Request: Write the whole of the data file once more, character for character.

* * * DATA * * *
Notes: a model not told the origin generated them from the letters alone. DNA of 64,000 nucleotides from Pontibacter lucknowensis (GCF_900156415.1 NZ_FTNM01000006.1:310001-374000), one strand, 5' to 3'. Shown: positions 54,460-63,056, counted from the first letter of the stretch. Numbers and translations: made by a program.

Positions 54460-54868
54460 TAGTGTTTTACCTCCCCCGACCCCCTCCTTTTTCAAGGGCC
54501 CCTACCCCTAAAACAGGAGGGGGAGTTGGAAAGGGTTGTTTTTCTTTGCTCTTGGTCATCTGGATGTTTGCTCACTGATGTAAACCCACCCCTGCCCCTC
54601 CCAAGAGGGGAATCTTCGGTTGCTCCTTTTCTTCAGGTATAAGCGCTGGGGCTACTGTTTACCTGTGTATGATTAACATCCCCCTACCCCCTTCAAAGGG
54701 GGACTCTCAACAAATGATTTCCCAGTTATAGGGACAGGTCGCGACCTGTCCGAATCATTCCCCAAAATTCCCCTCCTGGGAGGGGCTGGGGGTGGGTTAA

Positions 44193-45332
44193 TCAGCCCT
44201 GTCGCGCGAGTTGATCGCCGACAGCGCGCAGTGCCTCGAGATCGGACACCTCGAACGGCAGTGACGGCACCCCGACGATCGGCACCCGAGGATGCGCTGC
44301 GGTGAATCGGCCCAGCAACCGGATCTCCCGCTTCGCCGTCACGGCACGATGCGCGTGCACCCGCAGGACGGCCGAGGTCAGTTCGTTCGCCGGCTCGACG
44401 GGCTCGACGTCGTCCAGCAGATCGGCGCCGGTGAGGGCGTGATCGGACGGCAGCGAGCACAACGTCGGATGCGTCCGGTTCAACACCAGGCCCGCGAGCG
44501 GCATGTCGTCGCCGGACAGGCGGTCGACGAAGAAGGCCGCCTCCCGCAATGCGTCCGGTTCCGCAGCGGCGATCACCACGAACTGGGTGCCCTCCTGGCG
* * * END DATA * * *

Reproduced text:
Notes: a model not told the origin generated them from the letters alone. DNA of 64,000 nucleotides from Pontibacter lucknowensis (GCF_900156415.1 NZ_FTNM01000006.1:310001-374000), one strand, 5' to 3'. Shown: positions 54,460-63,056, counted from the first letter of the stretch. Numbers and translations: made by a program.

Positions 54460-54868
54460 TAGTGTTTTACCTCCCCCGACCCCCTCCTTTTTCAAGGGCC
54501 CCTACCCCTAAAACAGGAGGGGGAGTTGGAAAGGGTTGTTTTTCTTTGCTCTTGGTCATCTGGATGTTTGCTCACTGATGTAAACCCACCCCTGCCCCTC
54601 CCAAGAGGGGAATCTTCGGTTGCTCCTTTTCTTCAGGTATAAGCGCTGGGGCTACTGTTTACCTGTGTATGATTAACATCCCCCTACCCCCTTCAAAGGG
54701 GGACTCTCAACAAATGATTTCCCAGTTATAGGGACAGGTCGCGACCTGTCCGAATCATTCCCCAAAATTCCCCTCCTGGGAGGGGCTGGGGGTGGGTTAA

Positions 44193-45332
44193 TCAGCCCT
44201 GTCGCGCGAGTTGATCGCCGACAGCGCGCAGTGCCTCGAGATCGGACACCTCGAACGGCAGTGACGGCACCCCGACGATCGGCACCCGAGGATGCGCTGC
44301 GGTGAATCGGCCCAGCAACCGGATCTCCCGCTTCGCCGTCACGGCACGATGCGCGTGCACCCGCAGGACGGCCGAGGTCAGTTCGTTCGCCGGCTCGACG
44401 GGCTCGACGTCGTCCAGCAGATCGGCGCCGGTGAGGGCGTGATCGGACGGCAGCGAGCACAACGTCGGATGCGTCCGGTTCAACACCAGGCCCGCGAGCG
44501 GCATGTCGTCGCCGGACAGGCGGTCGACGAAGAAGGCCGCCTCCCGCAATGCGTCCGGTTCCGCAGCGGCGATCACCACGAACTGGGTGCCCTCCTGGCG